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Lecture

3.7 - Audition.pdf

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School
McMaster University
Department
Psychology
Course
PSYCH 1XX3
Professor
Joe Kim
Semester
Winter

Description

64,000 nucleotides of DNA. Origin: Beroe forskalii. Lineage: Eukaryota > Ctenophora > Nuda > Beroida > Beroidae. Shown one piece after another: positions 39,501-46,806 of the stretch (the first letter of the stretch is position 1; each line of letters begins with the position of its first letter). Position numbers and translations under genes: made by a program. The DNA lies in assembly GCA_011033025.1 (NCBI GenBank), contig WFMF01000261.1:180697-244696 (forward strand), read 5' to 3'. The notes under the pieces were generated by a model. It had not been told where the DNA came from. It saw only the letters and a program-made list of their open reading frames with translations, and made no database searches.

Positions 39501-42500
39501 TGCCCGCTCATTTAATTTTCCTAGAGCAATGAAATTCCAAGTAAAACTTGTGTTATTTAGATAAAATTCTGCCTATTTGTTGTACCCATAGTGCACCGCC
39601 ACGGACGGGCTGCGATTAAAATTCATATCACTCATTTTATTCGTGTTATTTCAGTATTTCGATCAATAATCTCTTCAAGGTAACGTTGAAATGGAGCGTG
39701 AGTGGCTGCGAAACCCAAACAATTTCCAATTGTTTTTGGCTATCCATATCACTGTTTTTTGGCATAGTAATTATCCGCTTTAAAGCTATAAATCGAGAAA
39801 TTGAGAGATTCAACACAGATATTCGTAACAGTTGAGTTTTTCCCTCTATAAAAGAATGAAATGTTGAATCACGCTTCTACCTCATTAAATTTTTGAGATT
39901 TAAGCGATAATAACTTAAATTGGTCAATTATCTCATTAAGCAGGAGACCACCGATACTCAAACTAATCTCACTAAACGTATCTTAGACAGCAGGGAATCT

Arnav Agarwal 2011 Audition Module 1: Introduction If A Tree Falls In The Forest… - What is sound? o Product of an external stimulus (eg: fallen tree)?  Tree falling in forest makes a sound regardless of who is around to hear it o Result of sensory processing  Tree falling in forest doesn’t make a sound unless someone hears it Sound Waves and Auditory Systems - Just as visual system can interpret light waves to collect info about environment’s stimuli, auditory system translates sound waves from vibrating objects into psychological experience known as audition Arnav Agarwal 2011 - Psychological point of view: o fallen tree -> sound waves o sound waves -> no sound if no auditory system present to translate them into auditory perceptual experience - Sound is the result of our interpretation of waves (result of sensory processing) Module 2: The Auditory Mechanisms of Different Species Introduction to Auditory Mechanisms - Cross-species variation based on specific needs (communication distances, mediums, what frequency needs to be received, etc.) - Different species develop different auditory mechanisms through process of evolution Sound Frequency - Hearing abilities among species differs in the range of frequencies detected o Eg: dog whistle -> doesn’t produce audible sound to human ear but does to dog’s attention  High frequency: beyond human ear range but within dog’s auditory system range Sound Frequency Perception in Vertebrates - Human auditory perception: 20 Hz – 20,000 Hz is detectable - Whales, dolphins, dogs: wider hearing range - Frogs, birds: much narrower range - Fish: lower frequency detection extreme - Bats, rodents: higher frequency detection extreme Arnav Agarwal 2011 o Therefore, to communicate with fish, convo would have to be based on very narrow frequency range overlap available to both: approx.. 2000 Hz.  Would sound very high-pitched to the fish and very low-pitched to the bat - Auditory frequency range determined partly by evolution of auditory system structures - Basilar membrane –> key structure containing hearing receptors o Sounds of different frequencies are processed along different parts of it Arnav Agarwal 2011 Basilar Membrane - Varies in length across species - Longer basilar membranes allow processing of wider frequency range - Shortest: amphibians and reptiles - Longest: mammals o Can therefore discriminate widest frequency range while most others can’t discriminate frequencies over 10,000 Hz Arnav Agarwal 2011 Concept Check 1) Dogs can detect whistle sounds humans cannot because: a. They can detect higher frequency sounds than humans. b. They can detect lower frequency sound than humans. c. They can detect higher amplitude sound than humans. d. They can detect lower amplitude sound than humans. 2) A longer basilar membrane is useful for: a. Hearing a wider range of sounds b. Hearing a smaller range of sounds c. Hearing fainter sounds d. Hearing louder sounds Module 3: The Stimulus: Sound Waves Introduction to Sound Waves - Stimulus: sound wave - Sound travels much slower than light waves and needs a medium to travel through - Initiated by either: o A vibrating object (eg: vocal chords, guitar strings) Arnav Agarwal 2011 o Sudden burst of air (eg: clap) o Forcing air past a small vacity (eg: pipe organ) - Result: air molecules surrounding sound source move -> chain reaction of moving air particles Responding to Changes in Air Pressure - Chain reaction: similar to ripples in pond when stone is dropped o Source: point where stone hits pond o Waves produced travel away in all directions in bands  Similar to alternating bands of more and less condensed air particles, travelling away from sound source The Eardrum Responds to Air Pressure Changes - Alternating bands of more and less compressed air molecules -> eardrum - > auditory processing - Band of compressed air causes eardrum to get pushed slightly inward - Band of less dense air causes eardrum to move outward Sine Waves - Changes in air pressure over time that make up a sound wave can be graphed as a sine wave - Amplitude: loudness - Wavelength: pitch - Purity: timbre Arnav Agarwal 2011 Amplitude: Measure of Loudness - Amplitude: height of a sound wave - Variations affection perception of loudness - Greater amplitude -> waves of greater intensity -> louder sounds - Humans sensitive to a very wide range of different sound amplitudes o Loudness is measured on a logarithmic scale as a result: decibels (dB)  Perceived loudness doubles for every 10 dB increase on this scale Arnav Agarwal 2011 - Examples: o Normal conversation: 60 dB o Whisper: 27 dB o Rock concert, front row: 120 dB o Cranked-up music-listening device: 120 dB - Even brief exposure to sound this loud can cause physical pain and permanent damage Frequency: Measure of Pitch - Variation in sound wave wavelengths: distance between successive peaks - Wavelength related to frequency of a given wave o “Sound waves also vary in the distance between successive peaks; this is called the wavelength or frequency of the sound” - Frequency affects perception of pitch - Pitch (measured in Hz): number of cycles per second/times in a second a sound wave makes a full cycle from one peak to the next - Eg: high frequency -> many wave peaks condensed into one second -> high-pitched sound perceived Arnav Agarwal 2011 - Similar to visible spectrum being small portion of total light wave spectrum, audible zone of frequencies that humans can detect is only a portion of the possible frequencies that can be produced - Low pitch sound: low frequency, long wavelength - High pitch sound: high frequency, small wavelength Arnav Agarwal 2011 Timbre: Measure of Complexity/Purity - Physical property: purity - Affects perception of timbre: complexity of a sound - Most of the sounds we hear are composed of multiple sound waves of varying frequencies - Eg: plucked guitar string -> vibrates as a whole: fundamental tone o Also vibrates at shorter segments along the string: overtones  This combination is timbre - Different instruments might play same note, but each produces a unique combination of fundamental frequencies and overtones, sounding different to us despite producing the same frequency and amplitude as a result Concept Check 1) Loudness, or amplitude, of a sound is measured in: a. dB (decibels) 2) Sound pitch is measured in: a. Hz (hertz -> cycles per second) 3) A low pitch sound is: a. A long amplitude b. A short wavelength c. A high frequency d. A low frequency e. A long wavelength Arnav Agarwal 2011 4) The reason a saxophone and a flute sound different while playing the same note is due to their different: a. Timbre Module 4: The Ear Introduction to the Ear - Instrument that is used to detect the sound waves and convert them into something the brain can interpret The Structure of the Ear - Ear divided into areas, each one conducting sound in a different way: o External area  Incoming changes in air pressure channeled through here o Middle area  Amplifies changes in air pressure o Inner area  Detects changes in fluid pressure - Changes in fluid pressure finally converted to auditory neural impulses Arnav Agarwal 2011 The External Ear - Made up of the pinna, ear canal and eardrum - Pinna: folded cone that collects sound waves in environment and directs them along the ear canal o What one thinks of when referring to an ear; the visible part - Ear canal: amplifies incoming sound waves o Narrows as it moves towards the eardrum to do so  Works like a horn - Eardrum: thin membrane vibrating at the frequency of the incoming sound wave o Forms the back wall of the ear canal Arnav Agarwal 2011 The Middle Ear - Begins on other side of the eardrum - Eardrum connects to ossicles (named on appearance): three smallest bones in the body o Ossicles consist of the hammer, anvil and stirrup Arnav Agarwal 2011 Ossicles Amplify Signal Sent to the Oval Window - Amplification of vibrating waves continues here in the middle ear - Vibrating ossicles: 20 times larger than area of oval window to which they connect o Sound goes like this from ossicles to oval window: > - Lever system created -> amplifies the vibrations even more - Additional amplification necessary: o Changes in air pressure originally detected by external ear are about to be converted to waves in the fluid-filled inner ear Arnav Agarwal 2011 The Inner Ear - Vibrating oval window (middle ear) connects to cochlea (inner ear) - Cochlea: fluid-filled 35 mm-long tube, coiled like a snail shell o Contains neural tissue necessary to transfer changes in fluid to neural impulses of audition Arnav Agarwal 2011 The Cochlea - Oval window is actually a small opening in the side of the cochlea - When oval window vibrates, fluid inside cochlea becomes displaced - Round window: located at other end of cochlea o Accommodates for fluid movement by bulging in and out accordingly Arnav Agarwal 2011 Basilar Membrane - Flexible membrane that runs the length of the cochlea; like a carpet - When pushed downwards: fluid inside the cochlea causes round window to bulge out - When pushed upwards: round window bulges inward Arnav Agarwal 2011 - Although the cochlea gets narrower towards the end, basilar membrane gets wider towards the end - Basilar membrane varies in flexibility and width across its length o Result: sounds of different frequencies cause different regions of membrane to vibrate  Higher frequency sounds: end nearest oval window vibrates  Lower frequency sounds: end nearest round window vibrates Arnav Agarwal 2011 Hair Cells - Basilar membrane houses the auditory receptors (ie: “hair cells”) - As the membrane moves in response to fluid waves, hair cells also move - Movement is finally converted to neural impulses understood by the brain - Basilar and tectorial membranes bend -> cilia of outer hair cells (embedded In tectorial membrane) bend -> hair cell neural activity generated Concept Check o This ear structure protrudes from the head:  Semicircular canal  Eardrum  Pinna  Ear canal